After storming Omaha Beach on D-Day, 1944, Captain John Miller and his troops were given a new assignment. Save Private James Francis Ryan. It seems that Private Ryan’s other brothers were killed in combat, and the State Department had decided to send a rescue party to bring Private Ryan home safe to his family. So, Captain Miller and his men go looking for one G.I. in a field of green.
This is the premise for Stephen Spielberg’s 1998 Academy Award winning film, “Saving Private Ryan.” Captain Miller (played powerfully by Tom Hanks) finally finds Private Ryan (played by Matt Damon) in a small French town. As the movie draws to climactic ending, however, the German army out mans and out guns their American counterparts and Captain Miller gets fatally wounded defending Private Ryan. As Captain Miller is taking his last breaths, he pulls Private Ryan close and whispers in his ear, “Earn it.” Upon giving up his own life and the lives of many of his men, Captain Miller’s last words point Private Ryan back to the incredible privilege of life he has been given because of the death of another. The movie concludes with a now grown James Ryan weeping at John Miller’s grave, hoping desperately that he had fulfilled Miller’s final words.
It is amazing the perspective that imminent death brings. Many times, people do not know the day or hour of their translation into eternity, but when someone does, they often spend their last hours providing deep insight and reflecting on what really matters.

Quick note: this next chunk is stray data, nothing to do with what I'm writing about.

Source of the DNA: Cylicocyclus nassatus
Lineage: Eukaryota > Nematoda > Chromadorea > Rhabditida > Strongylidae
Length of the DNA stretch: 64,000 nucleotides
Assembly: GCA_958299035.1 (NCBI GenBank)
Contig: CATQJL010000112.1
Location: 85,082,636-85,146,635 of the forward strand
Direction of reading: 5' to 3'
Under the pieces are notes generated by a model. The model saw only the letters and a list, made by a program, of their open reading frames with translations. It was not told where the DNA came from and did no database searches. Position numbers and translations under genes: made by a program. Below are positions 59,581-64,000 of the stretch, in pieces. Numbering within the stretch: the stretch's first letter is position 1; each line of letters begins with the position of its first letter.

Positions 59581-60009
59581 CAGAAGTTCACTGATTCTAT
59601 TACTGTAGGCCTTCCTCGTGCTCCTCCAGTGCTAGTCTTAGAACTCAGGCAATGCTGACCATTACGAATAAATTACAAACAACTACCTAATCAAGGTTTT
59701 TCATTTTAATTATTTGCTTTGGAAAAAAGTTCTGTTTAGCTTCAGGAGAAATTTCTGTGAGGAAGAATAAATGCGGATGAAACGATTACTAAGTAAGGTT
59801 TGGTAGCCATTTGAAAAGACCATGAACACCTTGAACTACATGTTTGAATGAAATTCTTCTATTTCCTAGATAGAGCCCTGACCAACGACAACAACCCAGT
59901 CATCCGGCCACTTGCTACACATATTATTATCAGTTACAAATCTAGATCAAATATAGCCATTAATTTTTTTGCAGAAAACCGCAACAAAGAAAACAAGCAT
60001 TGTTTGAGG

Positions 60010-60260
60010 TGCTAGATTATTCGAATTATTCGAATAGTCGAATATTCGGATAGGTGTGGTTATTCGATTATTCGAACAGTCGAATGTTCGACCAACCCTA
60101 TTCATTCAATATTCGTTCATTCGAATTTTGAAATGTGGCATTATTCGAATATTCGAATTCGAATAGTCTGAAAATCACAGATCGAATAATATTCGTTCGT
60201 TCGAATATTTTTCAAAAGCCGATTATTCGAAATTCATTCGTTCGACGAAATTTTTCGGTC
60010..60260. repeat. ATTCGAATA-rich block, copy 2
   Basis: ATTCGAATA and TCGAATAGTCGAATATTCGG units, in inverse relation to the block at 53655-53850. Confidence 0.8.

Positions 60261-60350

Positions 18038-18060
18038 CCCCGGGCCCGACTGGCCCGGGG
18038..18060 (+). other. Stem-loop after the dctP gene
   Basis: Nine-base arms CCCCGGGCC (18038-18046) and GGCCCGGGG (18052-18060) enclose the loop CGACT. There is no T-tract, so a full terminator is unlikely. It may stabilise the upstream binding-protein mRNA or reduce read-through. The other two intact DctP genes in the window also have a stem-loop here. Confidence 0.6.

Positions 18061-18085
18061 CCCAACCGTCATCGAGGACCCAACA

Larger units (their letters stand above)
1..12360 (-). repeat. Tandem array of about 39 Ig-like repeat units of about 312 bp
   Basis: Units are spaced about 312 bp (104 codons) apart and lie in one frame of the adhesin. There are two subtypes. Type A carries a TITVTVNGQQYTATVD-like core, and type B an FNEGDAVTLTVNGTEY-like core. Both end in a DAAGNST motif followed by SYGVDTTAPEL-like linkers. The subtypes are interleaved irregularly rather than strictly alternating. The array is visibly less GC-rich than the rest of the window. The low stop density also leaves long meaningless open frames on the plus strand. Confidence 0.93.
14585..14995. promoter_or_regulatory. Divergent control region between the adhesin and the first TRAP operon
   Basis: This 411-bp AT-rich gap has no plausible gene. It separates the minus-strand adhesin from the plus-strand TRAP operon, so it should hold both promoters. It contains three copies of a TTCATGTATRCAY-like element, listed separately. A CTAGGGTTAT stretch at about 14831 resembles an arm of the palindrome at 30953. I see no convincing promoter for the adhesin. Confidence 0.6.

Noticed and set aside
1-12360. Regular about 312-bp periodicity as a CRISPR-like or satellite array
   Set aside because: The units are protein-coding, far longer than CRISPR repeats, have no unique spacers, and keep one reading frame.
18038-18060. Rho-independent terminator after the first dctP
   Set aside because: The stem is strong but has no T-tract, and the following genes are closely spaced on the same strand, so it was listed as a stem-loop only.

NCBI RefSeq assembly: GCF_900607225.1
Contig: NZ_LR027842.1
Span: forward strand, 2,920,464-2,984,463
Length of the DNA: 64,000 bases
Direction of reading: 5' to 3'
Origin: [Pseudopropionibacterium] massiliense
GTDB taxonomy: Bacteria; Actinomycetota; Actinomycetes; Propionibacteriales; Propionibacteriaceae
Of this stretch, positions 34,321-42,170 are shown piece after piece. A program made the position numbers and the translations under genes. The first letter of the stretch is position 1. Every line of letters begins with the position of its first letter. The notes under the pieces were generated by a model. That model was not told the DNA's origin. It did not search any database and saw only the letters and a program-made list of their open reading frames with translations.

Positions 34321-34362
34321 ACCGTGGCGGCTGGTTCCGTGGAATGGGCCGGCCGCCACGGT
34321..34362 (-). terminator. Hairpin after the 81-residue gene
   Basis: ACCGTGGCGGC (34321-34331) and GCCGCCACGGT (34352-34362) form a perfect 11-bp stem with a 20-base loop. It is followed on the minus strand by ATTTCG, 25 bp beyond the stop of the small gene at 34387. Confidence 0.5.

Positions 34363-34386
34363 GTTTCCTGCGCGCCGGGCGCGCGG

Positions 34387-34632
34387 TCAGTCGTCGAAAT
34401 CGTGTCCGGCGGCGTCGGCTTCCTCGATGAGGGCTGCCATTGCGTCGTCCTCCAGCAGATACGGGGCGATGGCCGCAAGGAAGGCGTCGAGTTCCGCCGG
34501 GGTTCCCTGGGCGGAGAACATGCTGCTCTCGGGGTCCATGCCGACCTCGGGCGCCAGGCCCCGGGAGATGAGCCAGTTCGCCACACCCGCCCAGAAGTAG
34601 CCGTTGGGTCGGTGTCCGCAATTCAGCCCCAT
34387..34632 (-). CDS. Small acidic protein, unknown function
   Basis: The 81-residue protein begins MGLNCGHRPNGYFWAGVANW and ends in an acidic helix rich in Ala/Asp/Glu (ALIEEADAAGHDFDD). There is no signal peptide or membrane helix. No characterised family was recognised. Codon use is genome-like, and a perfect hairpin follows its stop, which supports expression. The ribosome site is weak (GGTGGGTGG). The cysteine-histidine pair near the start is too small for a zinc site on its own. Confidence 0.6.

In the book of 2 Timothy, we have the last words of the Apostle Paul. Paul had been arrested again because of his faith in Christ, and the Emperor Nero’s madness assured Paul that this time he would have no escape. He did not know if his execution would be that day or sixty days from then, but he was certain that his earthly life was drawing to a close. So, as he sat in that dank dungeon in Rome, Paul took out a pen and wrote his “son” in the faith, Timothy. In this letter, we have Paul’s last preserved written words.
In this short letter, we have Paul’s most personal writings included in the Holy Scriptures. He does not write this letter to a church that he had planted, or to a person he was training, he wrote this letter to a friend who needed encouragement. Nero’s persecutions had scattered the church, and Paul wanted Timothy to stand firm. In a sense, Paul’s dying words to Timothy were simple . . . “Keep it” (not “Earn it”). Paul knew that there was no way for any human to “earn” the gift of life given us by Christ’s death on the cross. Paul instead, focuses his final words on the charge to the believer in this life . . . “Keep the faith.” Paul does not want Timothy to end his life weeping at a friend’s grave … instead he wants him to carry on the mission God was working through him.
Over the next two weeks at Wildwood Community Church, we will examine in a deeper way this most personal of Paul’s epistles. In our reading of this passage, it is my prayer that we would feel the personal impact of the Christian life and that we would keep the faith that God has entrusted to us. I hope to see you Sunday!